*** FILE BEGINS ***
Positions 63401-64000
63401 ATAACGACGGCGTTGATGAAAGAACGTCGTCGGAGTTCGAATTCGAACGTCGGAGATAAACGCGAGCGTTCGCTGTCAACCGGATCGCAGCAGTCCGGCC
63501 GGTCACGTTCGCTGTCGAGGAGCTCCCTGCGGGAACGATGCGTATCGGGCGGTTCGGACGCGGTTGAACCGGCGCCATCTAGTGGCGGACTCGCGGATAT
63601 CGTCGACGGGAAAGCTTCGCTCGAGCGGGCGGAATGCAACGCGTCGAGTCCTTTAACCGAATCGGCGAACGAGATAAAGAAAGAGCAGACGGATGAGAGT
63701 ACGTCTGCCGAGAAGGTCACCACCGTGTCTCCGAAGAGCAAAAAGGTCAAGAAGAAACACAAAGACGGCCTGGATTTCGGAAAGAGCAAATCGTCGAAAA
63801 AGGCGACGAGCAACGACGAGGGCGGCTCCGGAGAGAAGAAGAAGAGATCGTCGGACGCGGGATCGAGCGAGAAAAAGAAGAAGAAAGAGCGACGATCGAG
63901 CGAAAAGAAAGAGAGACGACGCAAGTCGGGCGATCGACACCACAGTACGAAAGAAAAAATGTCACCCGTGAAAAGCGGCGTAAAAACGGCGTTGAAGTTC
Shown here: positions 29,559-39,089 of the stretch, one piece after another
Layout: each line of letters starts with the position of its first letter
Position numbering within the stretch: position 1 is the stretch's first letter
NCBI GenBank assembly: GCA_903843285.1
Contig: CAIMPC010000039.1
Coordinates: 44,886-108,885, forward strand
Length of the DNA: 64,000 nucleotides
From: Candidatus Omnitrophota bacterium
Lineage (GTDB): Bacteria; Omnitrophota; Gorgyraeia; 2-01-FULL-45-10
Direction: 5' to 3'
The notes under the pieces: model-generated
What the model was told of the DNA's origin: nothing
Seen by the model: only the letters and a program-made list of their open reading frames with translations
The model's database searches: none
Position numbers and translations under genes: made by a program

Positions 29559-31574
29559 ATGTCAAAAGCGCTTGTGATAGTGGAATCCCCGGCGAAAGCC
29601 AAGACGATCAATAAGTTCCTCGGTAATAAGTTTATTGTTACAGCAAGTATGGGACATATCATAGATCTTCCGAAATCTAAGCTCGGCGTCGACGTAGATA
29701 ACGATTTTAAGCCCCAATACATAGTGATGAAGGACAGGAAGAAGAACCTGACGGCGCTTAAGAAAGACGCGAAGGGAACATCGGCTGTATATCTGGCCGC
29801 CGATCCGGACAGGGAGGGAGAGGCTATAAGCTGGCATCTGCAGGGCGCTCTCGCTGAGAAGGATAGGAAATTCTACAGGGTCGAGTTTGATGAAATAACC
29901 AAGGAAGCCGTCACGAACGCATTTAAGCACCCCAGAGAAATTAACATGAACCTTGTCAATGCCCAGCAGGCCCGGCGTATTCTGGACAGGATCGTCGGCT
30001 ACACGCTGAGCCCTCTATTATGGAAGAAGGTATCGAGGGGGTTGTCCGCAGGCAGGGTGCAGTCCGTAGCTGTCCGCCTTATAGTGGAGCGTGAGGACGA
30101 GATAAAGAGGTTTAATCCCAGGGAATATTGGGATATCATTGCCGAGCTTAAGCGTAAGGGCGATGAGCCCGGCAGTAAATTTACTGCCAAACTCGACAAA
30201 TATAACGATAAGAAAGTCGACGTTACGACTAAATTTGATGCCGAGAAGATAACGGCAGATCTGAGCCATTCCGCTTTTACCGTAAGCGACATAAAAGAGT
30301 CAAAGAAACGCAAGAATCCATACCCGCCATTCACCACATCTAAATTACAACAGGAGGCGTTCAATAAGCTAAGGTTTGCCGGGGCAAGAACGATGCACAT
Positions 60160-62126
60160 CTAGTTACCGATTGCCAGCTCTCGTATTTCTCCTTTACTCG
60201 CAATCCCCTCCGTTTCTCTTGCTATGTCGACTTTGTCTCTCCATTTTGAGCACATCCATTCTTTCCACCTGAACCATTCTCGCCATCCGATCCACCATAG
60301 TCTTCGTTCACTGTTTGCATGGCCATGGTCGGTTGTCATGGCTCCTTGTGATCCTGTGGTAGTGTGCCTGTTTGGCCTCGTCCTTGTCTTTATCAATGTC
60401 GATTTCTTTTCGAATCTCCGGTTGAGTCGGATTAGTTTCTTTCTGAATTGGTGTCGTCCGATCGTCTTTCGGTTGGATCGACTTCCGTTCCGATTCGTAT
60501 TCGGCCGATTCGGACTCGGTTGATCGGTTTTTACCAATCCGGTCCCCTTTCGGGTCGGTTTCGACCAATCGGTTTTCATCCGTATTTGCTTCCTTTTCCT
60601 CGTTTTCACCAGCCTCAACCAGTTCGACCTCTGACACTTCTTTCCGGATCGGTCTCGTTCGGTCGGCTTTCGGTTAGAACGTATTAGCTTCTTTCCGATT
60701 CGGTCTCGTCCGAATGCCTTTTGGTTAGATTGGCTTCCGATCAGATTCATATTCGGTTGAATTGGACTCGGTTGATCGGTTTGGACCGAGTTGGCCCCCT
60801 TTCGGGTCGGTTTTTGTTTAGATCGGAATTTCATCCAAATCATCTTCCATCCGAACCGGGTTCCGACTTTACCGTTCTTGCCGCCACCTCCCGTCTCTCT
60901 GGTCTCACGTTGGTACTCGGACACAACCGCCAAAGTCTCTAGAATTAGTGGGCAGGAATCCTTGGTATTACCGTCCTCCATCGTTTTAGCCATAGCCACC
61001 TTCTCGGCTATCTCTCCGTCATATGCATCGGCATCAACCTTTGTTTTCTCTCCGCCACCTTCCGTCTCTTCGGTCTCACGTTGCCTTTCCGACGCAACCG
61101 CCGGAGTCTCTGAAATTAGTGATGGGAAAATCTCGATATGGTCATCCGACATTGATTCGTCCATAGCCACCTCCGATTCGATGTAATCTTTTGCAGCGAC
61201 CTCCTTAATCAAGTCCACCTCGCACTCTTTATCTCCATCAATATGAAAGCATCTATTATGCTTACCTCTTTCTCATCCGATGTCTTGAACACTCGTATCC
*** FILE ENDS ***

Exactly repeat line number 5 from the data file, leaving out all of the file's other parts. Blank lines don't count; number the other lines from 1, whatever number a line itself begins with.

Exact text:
63701 ACGTCTGCCGAGAAGGTCACCACCGTGTCTCCGAAGAGCAAAAAGGTCAAGAAGAAACACAAAGACGGCCTGGATTTCGGAAAGAGCAAATCGTCGAAAA